Chapter Seven summarizes Beaty's findings of the previous chapters with a closer look at Lewis Trondheim, whose own career touched upon all the different aspects of the transformation of comic book production that Beaty outlines. A founder of L'Association, an avant-gardist, autographer, and finally an artist producing genre comics for large publishing houses, Trondheim allows Beaty to recapitulate Beaty's thesis: he is "the product of an entire cultural movement rooted in the small-press renaissance" (240). Even if Trondheim's unique position in the field of comics production may almost make the choice to end the book with a discussion of his work obvious, it is to Beaty's credit that the chapter still adds, in the particulars of Trondheim's journey, to the overall thrust of the book—and that Beaty recognizes the great opportunity which a review of his thesis through the person of Trondheim represents.

If a criticism can be leveled at the book, it would be that its ambitions are too great. Beaty is well aware of that, as he acknowledges in his introduction (14-5). One of the consequences of his focus on the small-press movement's influence on the field of comics production since about 1990 is that his fundamental argument about the "way that a historically marginal form of culture has moved closer to […] cultural legitimacy" (9) comes to seem a bit one-sided, especially since his theoretical approach through Pierre Bourdieu's theories of the cultural field would seem to suggest that a much broader viewpoint is necessary to fully understanding the changes in comics production that Beaty so ably traces.

Suggestions of the possibilities of such an approach appear especially in Chapter Six, where Beaty focuses on the interrelationships between large and small publishers, and suggests their potential to reciprocally benefit each other. Since Beaty reads the 1990s as a point of "transformation," he would seem to implicitly suggest that such interrelationships did not previously exist—something that may well be true, but might leave the reader wondering. Likewise, one would have very much appreciated a glance at one of the levels that Bourdieu himself deems crucial, that of literary criticism's function of enshrining, and thus producing cultural capital for, authors and works.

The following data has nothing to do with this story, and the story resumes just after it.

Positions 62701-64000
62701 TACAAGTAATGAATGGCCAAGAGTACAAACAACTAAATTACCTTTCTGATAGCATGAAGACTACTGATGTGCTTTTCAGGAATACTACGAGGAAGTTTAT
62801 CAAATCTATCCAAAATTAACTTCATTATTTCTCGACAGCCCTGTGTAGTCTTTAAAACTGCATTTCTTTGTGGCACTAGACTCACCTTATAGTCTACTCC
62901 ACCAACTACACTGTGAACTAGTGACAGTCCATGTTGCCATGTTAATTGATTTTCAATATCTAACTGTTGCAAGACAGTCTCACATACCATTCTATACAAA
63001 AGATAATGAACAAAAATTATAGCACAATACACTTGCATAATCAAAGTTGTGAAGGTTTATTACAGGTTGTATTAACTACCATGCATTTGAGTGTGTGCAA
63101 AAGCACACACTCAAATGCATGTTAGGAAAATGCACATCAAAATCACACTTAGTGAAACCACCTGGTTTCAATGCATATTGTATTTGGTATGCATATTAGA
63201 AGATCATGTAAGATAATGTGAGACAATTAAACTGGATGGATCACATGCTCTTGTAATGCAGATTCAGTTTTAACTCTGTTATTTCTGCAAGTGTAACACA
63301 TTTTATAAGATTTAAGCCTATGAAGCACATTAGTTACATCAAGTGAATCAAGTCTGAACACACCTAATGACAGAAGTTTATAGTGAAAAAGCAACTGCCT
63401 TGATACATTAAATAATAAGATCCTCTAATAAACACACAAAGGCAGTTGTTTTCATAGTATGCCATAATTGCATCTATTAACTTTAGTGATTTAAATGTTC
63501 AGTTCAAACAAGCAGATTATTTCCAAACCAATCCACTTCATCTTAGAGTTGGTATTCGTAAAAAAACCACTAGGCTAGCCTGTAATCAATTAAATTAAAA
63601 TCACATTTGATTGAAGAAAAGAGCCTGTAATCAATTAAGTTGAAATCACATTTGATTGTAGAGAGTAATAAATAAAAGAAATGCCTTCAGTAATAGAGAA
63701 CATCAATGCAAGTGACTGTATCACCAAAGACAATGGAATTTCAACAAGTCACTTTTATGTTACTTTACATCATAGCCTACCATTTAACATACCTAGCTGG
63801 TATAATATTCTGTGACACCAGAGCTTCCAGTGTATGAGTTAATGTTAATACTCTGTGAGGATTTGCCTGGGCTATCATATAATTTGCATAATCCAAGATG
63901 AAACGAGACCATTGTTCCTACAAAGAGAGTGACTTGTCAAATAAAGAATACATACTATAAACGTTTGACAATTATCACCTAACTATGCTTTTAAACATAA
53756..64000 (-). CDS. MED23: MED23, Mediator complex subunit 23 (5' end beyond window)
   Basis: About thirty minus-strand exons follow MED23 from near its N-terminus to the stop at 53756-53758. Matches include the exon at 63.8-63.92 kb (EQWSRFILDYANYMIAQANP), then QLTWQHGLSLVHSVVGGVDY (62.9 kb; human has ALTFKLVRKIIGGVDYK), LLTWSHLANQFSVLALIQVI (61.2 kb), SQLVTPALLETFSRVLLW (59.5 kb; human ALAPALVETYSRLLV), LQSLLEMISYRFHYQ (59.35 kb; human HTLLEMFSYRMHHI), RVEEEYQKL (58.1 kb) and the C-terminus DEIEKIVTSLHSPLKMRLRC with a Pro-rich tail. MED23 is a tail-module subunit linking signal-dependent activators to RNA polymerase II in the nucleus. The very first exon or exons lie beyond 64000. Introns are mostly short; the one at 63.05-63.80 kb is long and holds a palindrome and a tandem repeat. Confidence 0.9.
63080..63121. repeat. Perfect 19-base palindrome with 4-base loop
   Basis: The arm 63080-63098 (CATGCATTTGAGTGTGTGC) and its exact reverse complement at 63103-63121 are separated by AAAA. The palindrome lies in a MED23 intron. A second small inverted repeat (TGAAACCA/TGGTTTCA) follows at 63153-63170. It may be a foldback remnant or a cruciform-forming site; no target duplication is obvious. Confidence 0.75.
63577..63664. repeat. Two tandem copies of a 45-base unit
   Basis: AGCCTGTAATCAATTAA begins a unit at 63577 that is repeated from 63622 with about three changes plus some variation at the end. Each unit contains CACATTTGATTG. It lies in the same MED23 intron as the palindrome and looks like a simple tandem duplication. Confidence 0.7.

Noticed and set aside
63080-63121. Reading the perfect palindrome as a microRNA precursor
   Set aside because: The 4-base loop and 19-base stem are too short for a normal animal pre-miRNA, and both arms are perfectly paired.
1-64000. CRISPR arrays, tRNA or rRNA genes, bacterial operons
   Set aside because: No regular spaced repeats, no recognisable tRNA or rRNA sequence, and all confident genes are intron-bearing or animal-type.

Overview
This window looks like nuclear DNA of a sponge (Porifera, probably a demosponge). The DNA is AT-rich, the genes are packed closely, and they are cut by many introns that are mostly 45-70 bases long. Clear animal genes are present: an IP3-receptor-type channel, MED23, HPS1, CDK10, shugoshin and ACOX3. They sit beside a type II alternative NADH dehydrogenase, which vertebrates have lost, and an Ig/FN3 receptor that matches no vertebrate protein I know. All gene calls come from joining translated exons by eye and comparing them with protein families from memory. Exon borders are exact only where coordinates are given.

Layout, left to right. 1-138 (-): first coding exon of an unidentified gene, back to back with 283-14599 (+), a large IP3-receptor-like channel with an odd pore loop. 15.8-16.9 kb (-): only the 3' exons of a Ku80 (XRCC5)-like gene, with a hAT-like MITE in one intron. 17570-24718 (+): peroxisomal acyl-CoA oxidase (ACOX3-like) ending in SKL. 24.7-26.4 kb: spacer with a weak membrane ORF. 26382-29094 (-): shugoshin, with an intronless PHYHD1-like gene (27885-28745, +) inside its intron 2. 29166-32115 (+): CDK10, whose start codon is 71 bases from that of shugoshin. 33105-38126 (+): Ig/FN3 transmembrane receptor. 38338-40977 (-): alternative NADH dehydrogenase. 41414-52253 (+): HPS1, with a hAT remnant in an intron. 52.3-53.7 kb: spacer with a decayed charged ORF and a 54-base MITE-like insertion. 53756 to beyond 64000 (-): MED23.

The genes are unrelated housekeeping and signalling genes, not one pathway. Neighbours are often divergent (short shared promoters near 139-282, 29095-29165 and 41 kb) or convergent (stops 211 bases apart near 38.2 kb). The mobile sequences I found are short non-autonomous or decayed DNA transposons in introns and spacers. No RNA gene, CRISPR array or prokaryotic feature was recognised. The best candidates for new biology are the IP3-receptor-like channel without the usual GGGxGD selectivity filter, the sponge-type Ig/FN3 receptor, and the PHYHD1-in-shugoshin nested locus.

The complaint about difficulties with Bourdieu's theory in the nitty-gritty details and the extent of Beaty's analysis, however, should not be overemphasized: indeed, it is possible to ignore the references to Bourdieu entirely (especially in Chapters Five to Seven), while still coming away from Beaty's book vastly enlightened about the relationships which have influenced European comic book production in the 1990s. Especially with regard to the still pre-dominant penchant, strong in literary studies, to regard comics as by definition a medium of popular culture, Beaty's look at the complex entanglements between creators' claims of autonomy from the literary marketplace and the limitations and potentials for cross-fertilization across the 'divide' between autonomous 'arts' comics and the heteronomous production of 'popular' works is a helpful counter-narrative. Beaty's book is exciting both for the points it itself makes about the European comics field in the 1990s and 2000s, and for the perspectives his approach opens for comics studies. It is to be regretted that a similar study does not yet exist for the Anglophone field of comics production—Unpopular Culture certainly offers a good blueprint for such a study.